, Volume 183, Issue 2, pp 269-277

Hibernation patterns of Turkish hamsters: influence of sex and ambient temperature

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Abstract

Turkish hamsters (Mesocricetus brandti) are a model organism for studies of hibernation, yet a detailed account of their torpor characteristics has not been undertaken. This study employed continuous telemetric monitoring of body temperature (T b) in hibernating male and female Turkish hamsters at ambient temperatures (T as) of 5 and 13 °C to precisely characterize torpor bout depth, duration, and frequency, as well as rates of entry into and arousal from torpor. Hamsters generated brief intervals of short (<12 h), shallow test bouts (T b > 20 °C), followed by deep torpor bouts lasting 4–6 days at T a = 5 °C and 2–3 days at T a = 13 °C. Females at T a = 5 °C had longer bouts than males, but maintained higher torpor T b; there were no sex differences at T a = 13 °C. Neither body mass loss nor food intake differed between the two T as. Hamsters entered torpor primarily during the scotophase (subjective night), but timing of arousals was highly variable. Hamsters at both T as generated short, shallow torpor bouts between deep bouts, suggesting that this species may be capable of both hibernation and daily torpor.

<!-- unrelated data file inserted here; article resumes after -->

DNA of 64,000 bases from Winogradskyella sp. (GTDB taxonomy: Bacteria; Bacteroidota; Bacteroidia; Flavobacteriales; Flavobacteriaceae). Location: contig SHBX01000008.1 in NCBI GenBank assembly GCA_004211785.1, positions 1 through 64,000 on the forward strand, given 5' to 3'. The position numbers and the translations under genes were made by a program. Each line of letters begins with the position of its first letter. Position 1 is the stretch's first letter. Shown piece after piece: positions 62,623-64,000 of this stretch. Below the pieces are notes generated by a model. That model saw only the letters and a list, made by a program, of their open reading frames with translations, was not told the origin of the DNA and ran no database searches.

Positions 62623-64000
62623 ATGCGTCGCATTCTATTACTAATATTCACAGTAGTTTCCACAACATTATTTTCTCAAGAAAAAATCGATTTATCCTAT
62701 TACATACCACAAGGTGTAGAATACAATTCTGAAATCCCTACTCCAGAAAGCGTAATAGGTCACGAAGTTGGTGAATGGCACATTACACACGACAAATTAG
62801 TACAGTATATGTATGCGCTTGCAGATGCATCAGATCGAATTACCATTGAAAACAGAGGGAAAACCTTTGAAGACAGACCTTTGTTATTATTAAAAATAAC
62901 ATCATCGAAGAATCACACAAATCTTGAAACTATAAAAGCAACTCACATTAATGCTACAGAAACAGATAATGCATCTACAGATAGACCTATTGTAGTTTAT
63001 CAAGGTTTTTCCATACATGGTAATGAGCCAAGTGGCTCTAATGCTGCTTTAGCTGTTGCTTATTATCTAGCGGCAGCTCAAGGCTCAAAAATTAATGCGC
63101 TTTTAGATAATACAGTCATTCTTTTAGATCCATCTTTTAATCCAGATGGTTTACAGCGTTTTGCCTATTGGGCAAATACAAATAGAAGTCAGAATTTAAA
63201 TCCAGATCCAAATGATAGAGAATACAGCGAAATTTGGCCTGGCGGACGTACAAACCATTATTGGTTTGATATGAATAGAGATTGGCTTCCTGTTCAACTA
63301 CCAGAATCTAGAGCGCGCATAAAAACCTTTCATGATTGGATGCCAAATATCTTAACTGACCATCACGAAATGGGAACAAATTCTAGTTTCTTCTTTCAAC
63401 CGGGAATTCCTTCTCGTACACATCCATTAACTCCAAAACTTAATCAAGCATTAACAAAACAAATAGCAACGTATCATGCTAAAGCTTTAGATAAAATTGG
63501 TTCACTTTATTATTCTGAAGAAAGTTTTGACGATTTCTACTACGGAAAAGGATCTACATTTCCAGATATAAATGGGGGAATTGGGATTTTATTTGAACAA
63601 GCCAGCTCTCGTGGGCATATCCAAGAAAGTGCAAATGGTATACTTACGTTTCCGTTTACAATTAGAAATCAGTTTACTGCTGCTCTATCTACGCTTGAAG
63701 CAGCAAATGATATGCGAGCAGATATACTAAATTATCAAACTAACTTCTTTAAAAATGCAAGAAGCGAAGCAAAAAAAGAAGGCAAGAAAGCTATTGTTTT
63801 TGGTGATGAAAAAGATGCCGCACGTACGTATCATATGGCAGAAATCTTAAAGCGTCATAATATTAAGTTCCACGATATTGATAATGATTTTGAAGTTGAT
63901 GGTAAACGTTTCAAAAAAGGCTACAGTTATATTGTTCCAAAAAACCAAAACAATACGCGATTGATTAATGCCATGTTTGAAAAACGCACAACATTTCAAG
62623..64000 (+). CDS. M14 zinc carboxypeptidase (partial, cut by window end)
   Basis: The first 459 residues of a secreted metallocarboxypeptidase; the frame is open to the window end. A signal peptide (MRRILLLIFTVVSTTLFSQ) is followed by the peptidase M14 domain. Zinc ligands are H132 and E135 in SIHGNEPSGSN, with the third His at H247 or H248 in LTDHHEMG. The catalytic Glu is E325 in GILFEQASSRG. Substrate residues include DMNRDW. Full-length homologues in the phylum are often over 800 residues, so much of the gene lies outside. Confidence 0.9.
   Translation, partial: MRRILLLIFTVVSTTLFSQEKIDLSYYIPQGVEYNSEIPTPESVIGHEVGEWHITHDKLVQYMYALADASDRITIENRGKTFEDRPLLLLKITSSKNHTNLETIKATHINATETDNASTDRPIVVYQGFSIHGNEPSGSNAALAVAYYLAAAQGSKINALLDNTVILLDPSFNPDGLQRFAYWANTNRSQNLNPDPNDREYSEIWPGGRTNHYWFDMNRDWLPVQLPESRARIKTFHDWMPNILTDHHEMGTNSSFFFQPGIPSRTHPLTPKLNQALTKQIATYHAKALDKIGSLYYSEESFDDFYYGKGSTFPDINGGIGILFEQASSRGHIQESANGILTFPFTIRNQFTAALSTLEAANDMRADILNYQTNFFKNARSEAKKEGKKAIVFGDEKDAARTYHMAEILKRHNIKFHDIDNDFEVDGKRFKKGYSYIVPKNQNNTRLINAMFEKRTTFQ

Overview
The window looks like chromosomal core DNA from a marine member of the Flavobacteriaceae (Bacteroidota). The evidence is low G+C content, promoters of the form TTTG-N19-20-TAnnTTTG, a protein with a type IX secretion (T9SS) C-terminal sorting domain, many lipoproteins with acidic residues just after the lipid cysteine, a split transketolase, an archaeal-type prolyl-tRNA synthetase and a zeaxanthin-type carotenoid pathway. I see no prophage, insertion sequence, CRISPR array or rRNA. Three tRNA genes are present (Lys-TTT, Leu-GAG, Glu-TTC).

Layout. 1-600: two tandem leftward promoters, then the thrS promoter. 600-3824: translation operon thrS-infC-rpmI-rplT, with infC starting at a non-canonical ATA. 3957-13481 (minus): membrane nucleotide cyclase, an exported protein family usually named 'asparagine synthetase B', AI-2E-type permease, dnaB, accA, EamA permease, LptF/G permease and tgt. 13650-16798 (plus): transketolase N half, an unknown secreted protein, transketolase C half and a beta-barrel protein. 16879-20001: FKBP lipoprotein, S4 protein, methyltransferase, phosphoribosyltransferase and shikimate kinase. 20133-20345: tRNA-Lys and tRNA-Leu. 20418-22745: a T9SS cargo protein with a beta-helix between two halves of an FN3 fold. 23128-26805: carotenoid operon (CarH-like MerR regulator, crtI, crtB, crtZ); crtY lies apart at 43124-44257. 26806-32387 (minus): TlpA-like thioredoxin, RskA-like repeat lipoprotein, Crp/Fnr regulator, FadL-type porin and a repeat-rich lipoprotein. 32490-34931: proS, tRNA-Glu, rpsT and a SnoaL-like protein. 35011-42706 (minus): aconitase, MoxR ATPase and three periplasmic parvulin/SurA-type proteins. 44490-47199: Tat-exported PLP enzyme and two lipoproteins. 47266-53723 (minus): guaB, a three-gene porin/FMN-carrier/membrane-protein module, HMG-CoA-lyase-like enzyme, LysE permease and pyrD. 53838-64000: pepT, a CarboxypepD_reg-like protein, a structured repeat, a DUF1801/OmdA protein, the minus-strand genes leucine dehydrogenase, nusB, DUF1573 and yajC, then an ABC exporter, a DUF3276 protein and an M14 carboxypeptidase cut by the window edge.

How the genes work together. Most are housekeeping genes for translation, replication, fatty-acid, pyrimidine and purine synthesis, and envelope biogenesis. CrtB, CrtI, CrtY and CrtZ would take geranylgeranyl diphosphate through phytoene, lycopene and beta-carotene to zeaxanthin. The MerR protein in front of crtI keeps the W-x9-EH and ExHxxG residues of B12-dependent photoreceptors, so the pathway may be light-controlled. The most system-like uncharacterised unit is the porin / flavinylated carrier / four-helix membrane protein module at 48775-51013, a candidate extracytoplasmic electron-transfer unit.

Communicated by G. Heldmaier.